Padded bolsters around the cockpit. Storage for 2 rods is accommodated under the gunwales. Notice the stainless toe rail for additional safety. The cockpit is 26" (65 cm) deep.
Fishboxes are in the form of two built-in self-draining cockpit coolers behind the dual bucket seats as well as a single insulated self-draining compartment in the bow. A 13 gallon (49.2 L) aerated livewell is underneath the center bench seat and the cushion is removable by sliding it sideways, which removes the pins from the hinge sockets. Certainly for fishing, this cushion as well as the cushions in the bow, can be left in the back of the pickup. A raw water washdown is standard. The entire boat, with its fully fiberglass lined cockpit, can be easily hosed down as cockpit drains lead directly overboard.
Insulated self-draining storage compartments are underneath each of the bucket seats and these can easily be used for keeping small fish.
A livewell is under the center of the aft bench seat. By sliding the cushion sideways the hinges separate allowing the cushion to be removable.
The utility of the R207 does not extend just to fishing. A powder-coated ski tow frame surrounding the outboard is available as an option. Additional options include a wakeboard tower with a kneeboard holder.
The seating across the stern consists of two jump seats to either side of the bench seat. Under the starboard seat is the battery, fuel filter and battery switch. Under the port seat is a battery box to accommodate the optional second battery with crossover switch. Dual bucket seats are forward that swivel and slide. Ultra-comfort pedestal seats with flip-up bolsters are available for both the helm and passenger as an option. All seating and bolsters are upholstered in Dura-Life Max vinyl.
Storage is under the aft jump seats and most of it is taken up by the batteries.
Between the two bucket seats is the usual sole storage accommodation. The catch is hinged from the front and held open by a gas-assist strut. There is padding underneath the hatch as well as along the bottom of the storage compartment to protect gear. The compartment measures 18” (45.7 cm) deep and runs a full 6 ½’ (1.90 m) fore and aft.
The sole storage is large enough to accommodate skis and wakeboards and the deck is padded to protect the gear.
The port console has a corner mounted door held closed by a latch and strap. Inside the door are a hanging rail, toilet paper holder, and magazine holder below. The compartment will serve as a convenient changing room, or you can opt to convert it to a head by adding the optional Porta-Potti.
The port console can be left open for storage or used to accommodate an optional Porta-Potti.
The helm console is completely uncluttered thanks to the use of dual optional Yamaha Command Link multi-function gauges that serve as the only information display in the panel. There’s space to the right of the gauges to accommodate an optional Garmin 740S GPS. Rocker switches are below and to either side of the five-spoke stainless steel wheel mounted to a tilt base. There was plenty of leg room underneath the console and I noticed that the console was an off-white color to reduce glare. A standard compass is located at the top of the panel directly in line of sight with the helm. A stainless steel drink holder is over to the starboard side.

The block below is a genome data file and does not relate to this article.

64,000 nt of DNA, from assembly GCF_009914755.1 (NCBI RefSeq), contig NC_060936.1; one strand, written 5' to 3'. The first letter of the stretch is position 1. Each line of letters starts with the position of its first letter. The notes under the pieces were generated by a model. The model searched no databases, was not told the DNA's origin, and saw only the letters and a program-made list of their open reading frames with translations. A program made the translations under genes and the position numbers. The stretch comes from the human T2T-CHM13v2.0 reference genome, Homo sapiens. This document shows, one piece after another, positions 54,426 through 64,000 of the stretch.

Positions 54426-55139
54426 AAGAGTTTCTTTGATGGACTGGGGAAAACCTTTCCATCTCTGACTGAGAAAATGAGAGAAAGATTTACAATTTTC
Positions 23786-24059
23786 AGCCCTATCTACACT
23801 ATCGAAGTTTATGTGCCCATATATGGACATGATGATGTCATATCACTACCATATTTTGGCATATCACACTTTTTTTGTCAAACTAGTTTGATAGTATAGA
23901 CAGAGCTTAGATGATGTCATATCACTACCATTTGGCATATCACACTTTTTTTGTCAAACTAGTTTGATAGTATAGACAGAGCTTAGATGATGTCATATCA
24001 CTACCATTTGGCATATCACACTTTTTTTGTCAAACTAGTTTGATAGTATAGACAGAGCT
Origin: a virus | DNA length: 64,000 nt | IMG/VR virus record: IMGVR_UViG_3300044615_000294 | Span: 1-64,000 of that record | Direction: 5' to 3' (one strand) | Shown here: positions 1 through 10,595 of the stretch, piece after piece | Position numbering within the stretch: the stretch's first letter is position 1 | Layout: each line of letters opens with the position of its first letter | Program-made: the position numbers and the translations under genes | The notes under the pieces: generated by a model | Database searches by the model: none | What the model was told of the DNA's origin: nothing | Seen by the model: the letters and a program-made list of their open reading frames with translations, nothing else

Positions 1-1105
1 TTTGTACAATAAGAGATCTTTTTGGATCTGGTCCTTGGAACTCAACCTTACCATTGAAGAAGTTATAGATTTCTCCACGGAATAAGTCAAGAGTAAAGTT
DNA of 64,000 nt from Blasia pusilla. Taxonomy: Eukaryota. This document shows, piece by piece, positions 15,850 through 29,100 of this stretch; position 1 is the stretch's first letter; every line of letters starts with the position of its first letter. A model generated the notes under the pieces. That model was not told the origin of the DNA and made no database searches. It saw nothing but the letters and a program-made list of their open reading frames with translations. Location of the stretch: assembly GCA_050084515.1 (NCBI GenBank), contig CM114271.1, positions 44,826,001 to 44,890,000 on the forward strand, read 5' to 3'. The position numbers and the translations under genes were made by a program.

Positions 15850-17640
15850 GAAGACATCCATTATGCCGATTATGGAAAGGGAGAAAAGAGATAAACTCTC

The helm console is completely uncluttered thanks to dual multifunction gauges. Open space to the right will accommodate an optional GPS.
Distance between the two consoles was 19” (48.3 cm) and a door on the helm console opens to also serve as an air dam below the walkthrough windshield. Behind that door is a snap-in cover over the opening to the console storage.
The walkthrough to the bow can be closed off when operating on chilly mornings.
A snap-in cover closes off the storage under the helm console when the door is open creating an air dam. I think I would just leave the canvas off except on rainy days.
The bow was a little cramped, but serves its purpose. Sitting in the forward facing seats my legs stretched forward to the wraparound bolster. Stainless steel rails are just inside the caprails and side mounted speakers serve as the only interruption to the padded bolsters. A standard filler cushion will turn the bow into a sun lounge.
If boaters bring any long legged bikini models on board they may find the bow area to be a bit cramped, but for my 5'8" frame it was just right.
With the cushions removed, the entire bow becomes a wraparound casting platform with storage underneath the seats and a sizable fish locker under the forward hatch. The foredeck is also large enough to walk on and cast-netters will appreciate that the entire foredeck is also nonskid. A hatch at the foredeck covers an anchor locker that is self draining, anchor keepers are to either side of the opening.
With the cushions removed the bow reverts to a casting platform with nonskid surfaces on top of the seats. The bow deck also has nonskid, but use caution if the intention is to use it as a cast netting platform as the space is small.
There is padded storage underneath the forward facing seats and a large insulated storage compartment easily doubles as a fish locker.
Engine Choices and Pricing
Engine options are three Yamaha 4-stroke outboards: 115-hp, 150-hp, and 200-hp. Powered by the 115-hp outboard the MSRP is $36,175. The boat sells for $39,175 with the 150, and for $42,675 with the Yamaha 200-hp engine.
Engine choices range from 115-hp to 200-hp, all from Yamaha. The Roulette Red Color band is a $788 option. Other color options are Deepwater Blue, Deepwater Black, Coastal Blue and Shark Gray.
Robalo seems to have done a good job of creating a crossover boat between fishing and family fun. The R207 is roomy enough to handle eight people and there is a seat for each one. The addition of an optional ($460) powder-coated ski tow frame can turn the R207 into a watersports platform.
I think the R207 is rigged out for fishing a little better than most dual consoles. Naturally she is slightly more oriented to fishing than to watersports given her heritage. Wiring for a trolling motor can be added for $444.
Looking over the options list I see a number of items that many people will want to put on the boat: Bimini top and boot ($1,125), hydraulic tilt steering ($169), Porta-Potti ($116), pull-up cleats ($218), dual battery system with crossover switch ($265), dual battery charger ($231), and trailer spare tire kit ($388). So for about an extra $2,000 has the boat well-outfitted for general work.
I'd probably opt for the 150-hp option, which means the total rig would have an MSRP under $40,000. That is a lot of boat for the money.
|Washdown: Raw Water|
|Outlet: 12-Volt Acc|
= Standard = Optional